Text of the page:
Article: DOMA and Gender Equality: What's Really At Stake by Gary Endelman
Article: Consular Corner June 2011 by Liam Schwartz
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Bloggings: Same-Sex Couple Facing Deportation by Matthew kolken
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Focus: THE H-1B BOOK
THE H-1B BOOK is Edited by Karen Weinstock, and features contributions by Prakash Khatri, Courtney Black, Mikiel J. Davids, Melissa Downing, Rajeshri Patel, Ari J. Sauer, and Elissa Taub. The Table of Contents is as follows:
I. and II. FOREWORD and INTRODUCTION
III. H-1B STEP BY STEP
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Third Step: Credentials: Verify That The Worker Has A US Bachelor's Degree Or Equivalent
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Sixth Step: Prepare The I-129, Related Forms And Petition Letter
Seventh Step: Send All The Forms And Petition Letter To The Client For Review and Signature
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Ninth Step: Troubleshooting
Tenth Step: Post-Approval Case Management
IV. ADVANCED H-1B ISSUES
H-1B Degree Equivalency
Reviewing The Path To Permanent Residency
Traveling On An H-1B Visa While Petition Or Application Is Pending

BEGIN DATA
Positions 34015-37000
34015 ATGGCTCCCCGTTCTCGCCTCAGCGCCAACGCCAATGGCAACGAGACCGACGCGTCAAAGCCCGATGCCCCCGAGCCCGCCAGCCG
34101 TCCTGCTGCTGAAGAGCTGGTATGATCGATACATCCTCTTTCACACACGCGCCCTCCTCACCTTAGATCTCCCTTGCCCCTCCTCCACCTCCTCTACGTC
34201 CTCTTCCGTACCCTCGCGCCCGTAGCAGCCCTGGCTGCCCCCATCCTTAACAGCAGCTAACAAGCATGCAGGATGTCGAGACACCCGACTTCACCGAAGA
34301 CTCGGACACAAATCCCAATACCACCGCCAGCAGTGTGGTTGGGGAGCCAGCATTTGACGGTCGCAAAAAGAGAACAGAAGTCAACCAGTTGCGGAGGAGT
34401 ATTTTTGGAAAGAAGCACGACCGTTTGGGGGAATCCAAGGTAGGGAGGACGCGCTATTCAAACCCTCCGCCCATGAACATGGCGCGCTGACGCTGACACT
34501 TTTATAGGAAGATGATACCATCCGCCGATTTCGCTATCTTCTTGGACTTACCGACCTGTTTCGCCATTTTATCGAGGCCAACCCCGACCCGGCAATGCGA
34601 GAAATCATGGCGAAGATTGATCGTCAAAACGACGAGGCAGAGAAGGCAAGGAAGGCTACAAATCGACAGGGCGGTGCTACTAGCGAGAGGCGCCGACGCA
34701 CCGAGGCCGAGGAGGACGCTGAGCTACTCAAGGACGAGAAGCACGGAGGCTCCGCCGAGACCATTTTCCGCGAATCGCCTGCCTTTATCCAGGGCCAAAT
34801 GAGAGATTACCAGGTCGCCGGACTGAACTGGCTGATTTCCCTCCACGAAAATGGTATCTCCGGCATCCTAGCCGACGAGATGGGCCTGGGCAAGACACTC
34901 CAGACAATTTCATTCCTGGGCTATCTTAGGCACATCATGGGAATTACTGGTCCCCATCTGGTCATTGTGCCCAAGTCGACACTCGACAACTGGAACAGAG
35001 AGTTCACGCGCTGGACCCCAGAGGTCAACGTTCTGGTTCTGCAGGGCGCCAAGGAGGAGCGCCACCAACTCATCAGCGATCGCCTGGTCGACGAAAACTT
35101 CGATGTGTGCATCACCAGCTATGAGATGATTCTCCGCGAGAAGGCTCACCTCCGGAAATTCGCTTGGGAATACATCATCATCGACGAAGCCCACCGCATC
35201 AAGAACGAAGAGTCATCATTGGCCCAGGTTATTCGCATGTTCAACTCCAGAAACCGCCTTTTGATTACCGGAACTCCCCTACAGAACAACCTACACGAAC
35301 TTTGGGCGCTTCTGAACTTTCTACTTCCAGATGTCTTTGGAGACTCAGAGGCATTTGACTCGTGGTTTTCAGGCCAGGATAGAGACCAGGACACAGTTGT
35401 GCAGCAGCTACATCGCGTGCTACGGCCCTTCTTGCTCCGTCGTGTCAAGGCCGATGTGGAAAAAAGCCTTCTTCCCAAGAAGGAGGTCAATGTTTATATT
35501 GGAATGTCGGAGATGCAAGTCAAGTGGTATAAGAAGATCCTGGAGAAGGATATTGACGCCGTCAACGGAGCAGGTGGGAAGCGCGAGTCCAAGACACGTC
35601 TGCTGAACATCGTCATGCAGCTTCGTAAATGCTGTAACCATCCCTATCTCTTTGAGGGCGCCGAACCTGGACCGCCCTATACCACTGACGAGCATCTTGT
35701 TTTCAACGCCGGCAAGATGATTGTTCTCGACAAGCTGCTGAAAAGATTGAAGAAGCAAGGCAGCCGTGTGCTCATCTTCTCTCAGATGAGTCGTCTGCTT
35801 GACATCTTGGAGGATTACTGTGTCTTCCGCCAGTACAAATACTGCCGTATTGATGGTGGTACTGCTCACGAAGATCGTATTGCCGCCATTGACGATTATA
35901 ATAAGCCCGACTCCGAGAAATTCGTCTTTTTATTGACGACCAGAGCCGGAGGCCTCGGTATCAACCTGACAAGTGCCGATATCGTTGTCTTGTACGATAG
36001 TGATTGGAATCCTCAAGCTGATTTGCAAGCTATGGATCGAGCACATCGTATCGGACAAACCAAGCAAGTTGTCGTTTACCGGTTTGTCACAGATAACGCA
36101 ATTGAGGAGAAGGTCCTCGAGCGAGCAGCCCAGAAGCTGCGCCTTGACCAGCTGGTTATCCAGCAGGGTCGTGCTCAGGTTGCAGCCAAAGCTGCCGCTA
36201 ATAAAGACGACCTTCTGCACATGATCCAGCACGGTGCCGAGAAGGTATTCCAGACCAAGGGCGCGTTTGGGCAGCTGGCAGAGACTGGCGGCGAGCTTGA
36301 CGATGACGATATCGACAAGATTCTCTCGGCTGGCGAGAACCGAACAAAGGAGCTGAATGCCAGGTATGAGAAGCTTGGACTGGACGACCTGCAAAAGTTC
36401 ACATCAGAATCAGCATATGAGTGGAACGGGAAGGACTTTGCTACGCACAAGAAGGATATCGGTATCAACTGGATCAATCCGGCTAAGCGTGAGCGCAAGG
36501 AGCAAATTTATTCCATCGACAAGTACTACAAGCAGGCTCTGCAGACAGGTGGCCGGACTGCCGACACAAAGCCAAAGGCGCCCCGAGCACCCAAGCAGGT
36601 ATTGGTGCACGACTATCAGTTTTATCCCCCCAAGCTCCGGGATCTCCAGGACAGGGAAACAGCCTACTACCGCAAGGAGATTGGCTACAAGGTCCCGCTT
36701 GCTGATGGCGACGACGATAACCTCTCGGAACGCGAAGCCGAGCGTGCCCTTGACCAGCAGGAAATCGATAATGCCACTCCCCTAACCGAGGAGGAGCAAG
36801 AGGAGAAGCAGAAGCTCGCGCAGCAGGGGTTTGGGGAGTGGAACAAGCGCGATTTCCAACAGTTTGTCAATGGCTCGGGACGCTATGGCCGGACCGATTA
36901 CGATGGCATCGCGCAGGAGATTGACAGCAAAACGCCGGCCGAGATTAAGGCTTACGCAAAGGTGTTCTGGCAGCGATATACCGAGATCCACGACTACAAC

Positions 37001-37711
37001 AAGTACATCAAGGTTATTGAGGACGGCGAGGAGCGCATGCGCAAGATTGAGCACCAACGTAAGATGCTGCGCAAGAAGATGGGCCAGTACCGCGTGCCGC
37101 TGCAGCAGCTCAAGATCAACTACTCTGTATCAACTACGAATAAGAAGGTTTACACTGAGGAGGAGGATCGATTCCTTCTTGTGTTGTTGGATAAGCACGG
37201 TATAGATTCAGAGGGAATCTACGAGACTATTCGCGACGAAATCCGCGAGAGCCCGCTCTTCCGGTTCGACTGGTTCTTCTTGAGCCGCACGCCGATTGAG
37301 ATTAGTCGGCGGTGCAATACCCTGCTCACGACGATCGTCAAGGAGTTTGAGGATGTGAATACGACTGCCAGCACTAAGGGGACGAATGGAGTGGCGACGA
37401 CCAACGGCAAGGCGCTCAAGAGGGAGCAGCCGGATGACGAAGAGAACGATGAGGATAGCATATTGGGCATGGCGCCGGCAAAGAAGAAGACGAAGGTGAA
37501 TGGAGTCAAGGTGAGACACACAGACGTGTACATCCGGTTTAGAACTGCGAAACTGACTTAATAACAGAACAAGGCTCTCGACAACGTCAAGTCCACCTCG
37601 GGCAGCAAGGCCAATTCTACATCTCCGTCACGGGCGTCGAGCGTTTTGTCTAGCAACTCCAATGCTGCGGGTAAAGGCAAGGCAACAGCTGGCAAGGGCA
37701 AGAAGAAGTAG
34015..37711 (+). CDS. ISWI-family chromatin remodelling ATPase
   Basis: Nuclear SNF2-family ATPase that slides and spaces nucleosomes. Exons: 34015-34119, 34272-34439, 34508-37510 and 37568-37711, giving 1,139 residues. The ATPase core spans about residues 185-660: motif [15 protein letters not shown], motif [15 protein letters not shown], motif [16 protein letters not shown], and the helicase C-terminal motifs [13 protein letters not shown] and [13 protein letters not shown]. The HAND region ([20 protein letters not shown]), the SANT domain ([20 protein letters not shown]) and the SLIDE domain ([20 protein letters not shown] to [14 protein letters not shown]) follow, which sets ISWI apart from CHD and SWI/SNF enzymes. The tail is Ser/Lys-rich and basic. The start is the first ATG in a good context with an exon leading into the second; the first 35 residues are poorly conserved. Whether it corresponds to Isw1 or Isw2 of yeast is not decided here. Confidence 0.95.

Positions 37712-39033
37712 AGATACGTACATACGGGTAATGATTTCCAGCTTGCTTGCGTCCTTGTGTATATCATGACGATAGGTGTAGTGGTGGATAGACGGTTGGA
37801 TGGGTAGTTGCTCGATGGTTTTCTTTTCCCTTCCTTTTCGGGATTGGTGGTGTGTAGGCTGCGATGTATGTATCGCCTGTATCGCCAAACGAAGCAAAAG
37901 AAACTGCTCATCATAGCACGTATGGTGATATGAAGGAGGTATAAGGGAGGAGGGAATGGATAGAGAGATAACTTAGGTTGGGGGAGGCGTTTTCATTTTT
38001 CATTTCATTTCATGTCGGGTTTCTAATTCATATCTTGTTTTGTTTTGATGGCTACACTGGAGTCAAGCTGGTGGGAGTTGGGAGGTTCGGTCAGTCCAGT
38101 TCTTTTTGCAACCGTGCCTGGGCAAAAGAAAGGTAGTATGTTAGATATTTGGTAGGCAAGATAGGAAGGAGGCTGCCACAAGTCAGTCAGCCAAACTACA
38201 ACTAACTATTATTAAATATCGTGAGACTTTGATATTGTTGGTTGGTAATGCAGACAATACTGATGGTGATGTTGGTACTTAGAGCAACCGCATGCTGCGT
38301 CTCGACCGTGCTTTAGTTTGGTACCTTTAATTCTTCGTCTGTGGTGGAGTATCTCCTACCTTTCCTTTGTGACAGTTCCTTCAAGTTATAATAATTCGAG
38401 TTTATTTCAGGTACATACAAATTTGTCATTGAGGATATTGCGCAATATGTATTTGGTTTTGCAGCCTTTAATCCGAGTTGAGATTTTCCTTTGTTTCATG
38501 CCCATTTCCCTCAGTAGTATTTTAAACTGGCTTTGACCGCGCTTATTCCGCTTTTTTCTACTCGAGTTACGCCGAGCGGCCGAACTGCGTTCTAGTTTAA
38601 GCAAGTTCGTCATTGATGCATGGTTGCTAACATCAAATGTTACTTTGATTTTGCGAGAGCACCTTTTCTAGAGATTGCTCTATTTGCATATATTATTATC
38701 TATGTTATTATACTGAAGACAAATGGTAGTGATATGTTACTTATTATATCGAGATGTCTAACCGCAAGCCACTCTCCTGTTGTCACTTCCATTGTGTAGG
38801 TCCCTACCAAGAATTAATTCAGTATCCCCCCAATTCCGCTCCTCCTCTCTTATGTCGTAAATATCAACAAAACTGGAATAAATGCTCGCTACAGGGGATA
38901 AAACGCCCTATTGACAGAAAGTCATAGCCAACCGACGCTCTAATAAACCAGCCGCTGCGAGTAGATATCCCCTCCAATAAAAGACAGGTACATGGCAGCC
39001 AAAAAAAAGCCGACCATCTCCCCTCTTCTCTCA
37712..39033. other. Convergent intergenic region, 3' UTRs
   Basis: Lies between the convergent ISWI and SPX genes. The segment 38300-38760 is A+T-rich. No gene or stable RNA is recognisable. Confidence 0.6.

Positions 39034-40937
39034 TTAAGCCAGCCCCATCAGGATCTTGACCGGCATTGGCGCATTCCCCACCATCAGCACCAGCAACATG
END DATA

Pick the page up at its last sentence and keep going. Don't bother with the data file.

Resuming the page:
Dealing With Gaps In Employment
Temporary Visa Alternatives To The H-1B
The History And Economic Impact Of The H-1B Visa
When Are H-1B Visas Cap Exempt?
V. and VI. ESSENTIAL MEMORANDA and CD-ROM RESOURCE MATERIALS
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Headline: Congressman Mo Brooks Makes Strong Comments On Illegal Immigration Law http://ht.ly/5t2Fu
Headline: A Second Try on Immigration Act http://ht.ly/5t2ok
Headline: Senators DREAM on http://ht.ly/5t1TG
Headline: Undocumented Pebblebrook Student Speaks Out After Arrest http://ht.ly/5t1JX
Headline: Miami Immigration Lawyer Wonders if Anyone Will Ever Push for Immigration Reform http://ht.ly/5t1GY
Headline: Senate holds first hearing on DREAM Act http://ht.ly/5t1zr
Headline: RT @TxPotomac: John Cornyn opposes latest version of DREAMAct, calling it a “political football”: http://bit.ly/lJUI8V
Headline: RT @VivirLatino: In Georgia Legal and Extra Legal Responses to Immigration Policies http://bit.ly/jgfKrD
Headline: RT @shapeupwithsim: Our Next Marriage Equality Fight: Repealing DOMA and passing UAFA Bill http://huff.to/lzqFAw
Headline: RT @adonaiman DREAM students arrested for protesting racist Georgia law http://bit.ly/kHx5NP
Headline: RT @UniRadioDallas [@LaVoz1270] Comité del Senado celebra audiencia sobre el DreamAct http://bit.ly/ihSBPg
Headline: UNDOCUMENTED AND UNAFRAID youth get arrested http://ht.ly/5sova
Headline: For Many Immigrants, Marriage Equality Vote Resonates http://ht.ly/5sl7z